- About Us
- IT Strategies
- Cloud Strategies
- IT Security
- Our Clients
- Where We Go
While drinking and driving has slowed down, distracted driving has become one of the fastest growing causes of vehicle-related injury and death. “We think our drinking and driving regulations worked and we think that using similar regulations for distracted driving will too,” explained Transport Minister Glen Murray.
Last fall, Glen Murray told CTV News that he fully supports legislation that would add demerit points as a penalty for distracted driving. “There seems to be some strong agreement amongst legislators that moving on is important. We are right now working on that. We are looking at legislative and regulatory options,” Murray said of the plan to introduce demerit points.
Last week, Ontario Chief Justice Annemarie Bonkalo signed a judicial order to raise distracted driving fines from $155 to $280 on March 18th. This is the first time the fine has been raised since handheld devices were banned in October 2009. While there are no demerit points with the fine, drivers can be charged with dangerous driving, which includes six demerit points.
The $280 distracted driving fine will apply to drivers using the following:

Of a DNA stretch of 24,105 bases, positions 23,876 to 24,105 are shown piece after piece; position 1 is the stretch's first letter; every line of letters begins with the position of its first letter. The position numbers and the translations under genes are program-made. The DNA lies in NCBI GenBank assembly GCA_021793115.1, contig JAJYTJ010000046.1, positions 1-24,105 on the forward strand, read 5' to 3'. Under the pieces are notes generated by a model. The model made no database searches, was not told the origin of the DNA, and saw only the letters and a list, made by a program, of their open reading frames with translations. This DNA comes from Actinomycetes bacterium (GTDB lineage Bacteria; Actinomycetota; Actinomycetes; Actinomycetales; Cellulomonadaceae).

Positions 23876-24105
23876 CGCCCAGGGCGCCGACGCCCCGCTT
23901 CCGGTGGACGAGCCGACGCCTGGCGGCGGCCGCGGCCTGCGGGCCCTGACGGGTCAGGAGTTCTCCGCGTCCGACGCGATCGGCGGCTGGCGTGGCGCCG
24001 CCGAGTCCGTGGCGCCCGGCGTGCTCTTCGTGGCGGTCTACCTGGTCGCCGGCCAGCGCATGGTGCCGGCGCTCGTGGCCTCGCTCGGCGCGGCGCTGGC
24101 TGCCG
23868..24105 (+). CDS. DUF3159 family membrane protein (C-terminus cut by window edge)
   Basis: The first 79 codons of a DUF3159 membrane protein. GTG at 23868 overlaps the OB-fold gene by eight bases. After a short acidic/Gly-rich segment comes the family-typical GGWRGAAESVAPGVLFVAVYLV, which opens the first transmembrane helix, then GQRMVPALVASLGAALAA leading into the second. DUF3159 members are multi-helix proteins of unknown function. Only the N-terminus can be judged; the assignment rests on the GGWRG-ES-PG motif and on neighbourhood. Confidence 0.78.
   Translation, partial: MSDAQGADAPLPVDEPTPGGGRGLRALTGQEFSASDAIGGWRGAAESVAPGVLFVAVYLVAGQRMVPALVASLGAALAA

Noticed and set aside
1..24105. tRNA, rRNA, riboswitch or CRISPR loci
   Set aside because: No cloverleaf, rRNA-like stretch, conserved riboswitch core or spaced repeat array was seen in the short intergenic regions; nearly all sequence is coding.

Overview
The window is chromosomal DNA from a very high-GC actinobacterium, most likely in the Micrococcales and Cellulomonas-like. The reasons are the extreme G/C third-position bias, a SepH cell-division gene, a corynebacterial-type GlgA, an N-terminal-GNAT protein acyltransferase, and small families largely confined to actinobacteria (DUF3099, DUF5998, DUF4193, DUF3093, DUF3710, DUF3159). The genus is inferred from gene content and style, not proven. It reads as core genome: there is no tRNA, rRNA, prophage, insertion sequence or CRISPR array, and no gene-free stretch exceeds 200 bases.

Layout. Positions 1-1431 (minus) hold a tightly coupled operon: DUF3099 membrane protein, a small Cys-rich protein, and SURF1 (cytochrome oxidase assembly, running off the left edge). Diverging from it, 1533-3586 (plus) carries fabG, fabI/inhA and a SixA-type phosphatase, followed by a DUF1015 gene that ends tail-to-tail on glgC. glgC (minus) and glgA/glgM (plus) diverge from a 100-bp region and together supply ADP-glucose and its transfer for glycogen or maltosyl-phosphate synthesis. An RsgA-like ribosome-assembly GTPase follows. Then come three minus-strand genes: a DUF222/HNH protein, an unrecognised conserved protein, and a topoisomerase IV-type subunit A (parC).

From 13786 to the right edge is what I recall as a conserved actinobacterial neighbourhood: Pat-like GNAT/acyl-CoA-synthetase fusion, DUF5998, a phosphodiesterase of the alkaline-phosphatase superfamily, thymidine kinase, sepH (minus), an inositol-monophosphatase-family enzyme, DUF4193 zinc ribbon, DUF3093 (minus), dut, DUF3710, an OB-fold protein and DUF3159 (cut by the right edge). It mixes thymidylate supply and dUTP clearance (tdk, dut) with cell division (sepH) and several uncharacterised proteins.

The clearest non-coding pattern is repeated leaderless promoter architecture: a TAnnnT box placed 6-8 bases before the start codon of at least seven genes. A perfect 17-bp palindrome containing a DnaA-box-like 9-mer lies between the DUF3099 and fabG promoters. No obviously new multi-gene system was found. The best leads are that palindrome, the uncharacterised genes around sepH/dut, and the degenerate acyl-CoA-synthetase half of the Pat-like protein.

If the driver is programming a GPS while driving, the fine will apply, however, GPS systems can be used as long as the driver isn’t touching the screen. The total fine includes a $5 court cost and $25 victim surcharge.
On Tuesday, Toronto police traffic officer Const. Clint Stibbe discussed the new fines on CBC radio’s Metro Morning. According to Const. Clint Stibbe, drivers don’t understand the dangers of driving while using an electronic device. “We’ve seen fatalities that are directly attributed to the use of a cellphone,” explained Stibbe. “It’s an ongoing problem and it is taking lives.”
To learn more about the distracted driving fine increase, give us a call at (416) 840-6560 or send us an email at email@example.com. Cat-Tec can help you stay up to late on the latest laws and regulations associated with handheld devices.